“This is notwithstanding that discretion had been exercised to reduce bonuses that would otherwise have been earned against agreed performance conditions by 50%, a decision that was supported by the majority of voting shareholders. This resulted in a bonus for the CEO of £389,000, which was 33% lower than the previous year and 53% lower on a cash basis.

 “The new 2020 remuneration policy was designed to better align executives reward with shareholders’ interests. However in light of the votes against Resolutions 2 and 6 the Remuneration Committee will review the remuneration policy and its implementation in consultation with shareholders to ensure executive remuneration drives long-term shareholder value and stakeholder interests. The Committee will provide an update on this in the coming months.”

Annual General Meeting (“AGM”) Results:  

Resolution

indicates Special Resolution

For

(No. of shares)

For

(%)

Against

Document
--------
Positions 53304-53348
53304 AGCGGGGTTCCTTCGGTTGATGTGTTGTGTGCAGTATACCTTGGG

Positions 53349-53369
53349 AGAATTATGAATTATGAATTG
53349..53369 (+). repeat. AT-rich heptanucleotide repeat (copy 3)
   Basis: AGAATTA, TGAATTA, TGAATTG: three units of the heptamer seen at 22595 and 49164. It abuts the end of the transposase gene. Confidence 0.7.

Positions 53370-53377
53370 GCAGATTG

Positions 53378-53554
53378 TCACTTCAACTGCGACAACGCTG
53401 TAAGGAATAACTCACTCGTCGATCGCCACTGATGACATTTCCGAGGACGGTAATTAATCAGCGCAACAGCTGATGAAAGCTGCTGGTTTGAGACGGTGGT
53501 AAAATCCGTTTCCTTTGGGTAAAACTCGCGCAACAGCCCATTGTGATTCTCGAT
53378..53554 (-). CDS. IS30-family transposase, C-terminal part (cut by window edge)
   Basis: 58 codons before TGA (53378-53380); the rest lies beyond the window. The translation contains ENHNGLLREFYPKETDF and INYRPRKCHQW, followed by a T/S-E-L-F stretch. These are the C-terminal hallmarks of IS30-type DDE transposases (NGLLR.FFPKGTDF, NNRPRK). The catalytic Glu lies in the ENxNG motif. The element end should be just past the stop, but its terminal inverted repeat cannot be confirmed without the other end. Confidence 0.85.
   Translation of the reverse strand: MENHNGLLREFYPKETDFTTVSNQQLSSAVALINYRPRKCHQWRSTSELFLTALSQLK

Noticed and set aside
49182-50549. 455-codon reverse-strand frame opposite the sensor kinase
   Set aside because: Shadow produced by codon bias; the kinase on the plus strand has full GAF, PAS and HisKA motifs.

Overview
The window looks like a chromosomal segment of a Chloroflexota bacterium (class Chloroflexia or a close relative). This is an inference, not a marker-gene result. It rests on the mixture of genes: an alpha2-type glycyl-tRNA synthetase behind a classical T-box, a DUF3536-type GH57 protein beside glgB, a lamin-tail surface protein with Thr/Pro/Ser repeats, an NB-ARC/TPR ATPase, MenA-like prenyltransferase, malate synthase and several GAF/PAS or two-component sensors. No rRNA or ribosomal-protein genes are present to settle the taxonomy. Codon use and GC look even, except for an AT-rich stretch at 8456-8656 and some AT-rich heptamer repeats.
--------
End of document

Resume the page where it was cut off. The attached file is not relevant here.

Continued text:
(No. of shares)

Against

(%)

Votes Withheld

(No. of shares)

Total issued share capital instructed

1. To receive the Annual Report and Accounts.

241,536,157

99.66

820,730

0.34

2,042,116

242,356,887

2. To approve the Annual Statement from the Remuneration Committee Chairman and the Annual Report on Remuneration.

141,561,432

 

60.63

 

91,918,950

 

39.37

 

10,918,621

 

233,480,382

 

3.   To re-elect Ian Barlow as a Director.

236,033,634

 

97.17

 

6,881,739

 

2.83

 

1,483,630

 

242,915,373

 

4.   To re-elect Nicholas Budden as a Director.

202,423,781

 

82.83

 

41,963,362

 

17.17

 

11,860

 

244,387,143

 

5. To re-elect Patrick Franco as a Director

242,096,143

 

99.66

 

819,230

 

0.34

 

1,483,630

 

242,915,373

 

6.   To re-elect Alan Giles as a Director.

158,001,714

 

67.41

 

76,386,929

 

32.59

 

10,010,360

 

234,388,643

 

7.  To re-elect Richard Harris as a Director

242,097,443

 

99.66

 

819,430

 

0.34

 

1,482,130

 

242,916,873

 

8.   To re-elect Sheena Mackay as a Director.